InformationAppArmor includes customizable profiles that may be used to confine the Apache web server to enforce least privileges so the server has only the minimal access to specified directories, files, and network ports. Access is controlled by a profile defined for the apache2 process. The default AppArmor profile is typically a very permissive profile that allows read-write access to all system files. Therefore, it's important that the default profile be customized to enforce least privileges. The AppArmor utilities such as 'aa-autodep', 'aa-complain', and 'aa-logprof' can be used to generate an initial profile based on actual usage. However, thorough testing, review, and customization will be necessary to ensure the Apache profile restrictions allow the necessary functionality while implementing least privilege.
With the proper implementation of an AppArmor profile, vulnerabilities in the web application may be prevented from being exploited due to the additional restrictions. For example, a vulnerability that allows an attacker to read an inappropriate system files may be prevented from execution by AppArmor because the inappropriate files are not allowed by the profile. Likewise, writing to an unexpected directory or executing unexpected content can be prevented by similar mandatory security controls enforced by AppArmor.
NOTE: Nessus has not performed this check. Please review the benchmark to ensure target compliance.
SolutionPerform the following to implement the recommended state:
1. Stop the Apache server.
# service apache2 stop
2. Create a mostly empty apache2 profile based on program dependencies.
# aa-autodep apache2
Writing updated profile for /usr/sbin/apache2.
3. Set the apache2 profile in complain mode so access violations will be allowed and will be logged.
# aa-complain apache2
Setting /usr/sbin/apache2 to complain mode.
4. Start the apache2 service.
# service apache2 start
5. Thoroughly test the web application, attempting to exercise all intended functionality so AppArmor will generate the necessary logs of all resources accessed. The logs are sent via the system syslog utility and are typically found in either the '/var/log/syslog' or '/var/log/messages' files. Also stop and restart the web server as part of the testing process.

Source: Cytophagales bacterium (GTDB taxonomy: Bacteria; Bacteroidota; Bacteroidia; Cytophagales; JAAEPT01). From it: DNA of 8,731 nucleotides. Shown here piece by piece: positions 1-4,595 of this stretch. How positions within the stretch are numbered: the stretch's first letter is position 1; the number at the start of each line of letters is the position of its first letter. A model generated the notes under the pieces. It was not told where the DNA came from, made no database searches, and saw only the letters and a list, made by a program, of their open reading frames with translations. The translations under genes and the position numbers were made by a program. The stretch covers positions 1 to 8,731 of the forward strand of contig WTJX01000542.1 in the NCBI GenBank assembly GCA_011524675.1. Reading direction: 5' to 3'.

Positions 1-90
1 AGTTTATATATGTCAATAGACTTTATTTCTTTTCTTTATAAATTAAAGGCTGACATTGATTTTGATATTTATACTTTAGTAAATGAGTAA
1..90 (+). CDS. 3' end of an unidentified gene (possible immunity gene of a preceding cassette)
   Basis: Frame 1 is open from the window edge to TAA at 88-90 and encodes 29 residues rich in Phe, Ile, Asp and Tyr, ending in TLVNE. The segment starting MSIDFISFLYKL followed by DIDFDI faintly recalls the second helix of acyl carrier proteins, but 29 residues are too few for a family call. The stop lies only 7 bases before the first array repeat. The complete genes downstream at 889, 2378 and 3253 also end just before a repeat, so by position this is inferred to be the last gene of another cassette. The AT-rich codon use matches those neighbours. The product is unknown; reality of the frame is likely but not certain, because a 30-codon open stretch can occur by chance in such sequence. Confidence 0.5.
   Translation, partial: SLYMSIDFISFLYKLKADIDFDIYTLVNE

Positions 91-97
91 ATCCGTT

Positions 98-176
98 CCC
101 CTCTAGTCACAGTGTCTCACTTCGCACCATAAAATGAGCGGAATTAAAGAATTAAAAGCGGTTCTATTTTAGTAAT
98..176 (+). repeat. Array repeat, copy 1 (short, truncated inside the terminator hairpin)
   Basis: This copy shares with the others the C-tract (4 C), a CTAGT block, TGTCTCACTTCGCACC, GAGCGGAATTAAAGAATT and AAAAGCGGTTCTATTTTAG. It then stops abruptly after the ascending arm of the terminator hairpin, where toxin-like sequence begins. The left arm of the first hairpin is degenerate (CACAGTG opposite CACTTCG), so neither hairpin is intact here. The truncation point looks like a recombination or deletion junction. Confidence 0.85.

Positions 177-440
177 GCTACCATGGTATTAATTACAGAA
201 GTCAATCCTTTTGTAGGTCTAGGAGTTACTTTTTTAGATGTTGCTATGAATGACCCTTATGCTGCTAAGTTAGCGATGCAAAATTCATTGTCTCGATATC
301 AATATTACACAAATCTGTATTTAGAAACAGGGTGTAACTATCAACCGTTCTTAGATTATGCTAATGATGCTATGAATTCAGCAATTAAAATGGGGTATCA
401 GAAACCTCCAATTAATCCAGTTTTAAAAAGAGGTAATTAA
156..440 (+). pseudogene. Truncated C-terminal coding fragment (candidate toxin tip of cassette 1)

6. Use 'aa-logprof' to update the profile based on logs generated during the testing. The tool will prompt for suggested modifications to the profile, based on the logs. The logs may also be reviewed manually in order to update the profile.
7. Review and edit the profile, removing any inappropriate content and adding appropriate access rules. Directories with multiple files accessed with the same permission can be simplified with the usage of wild-cards when appropriate. Reload the updated profile using the 'apparmor_parser' command.
# apparmor_parser -r /etc/apparmor.d/usr.sbin.apache2
8. Test the new updated profile again and check for any new AppArmor denied logs generated. Update and reload the profile as necessary. Repeat the application tests until no new AppArmor deny logs are created, except for access which should be prohibited.
# tail -f /var/log/syslog
9. Set the apache2 profile to enforce mode, reload AppArmor, and test the web site functionality again.
# aa-enforce /usr/sbin/apache2
# /etc/init.d/apparmor reload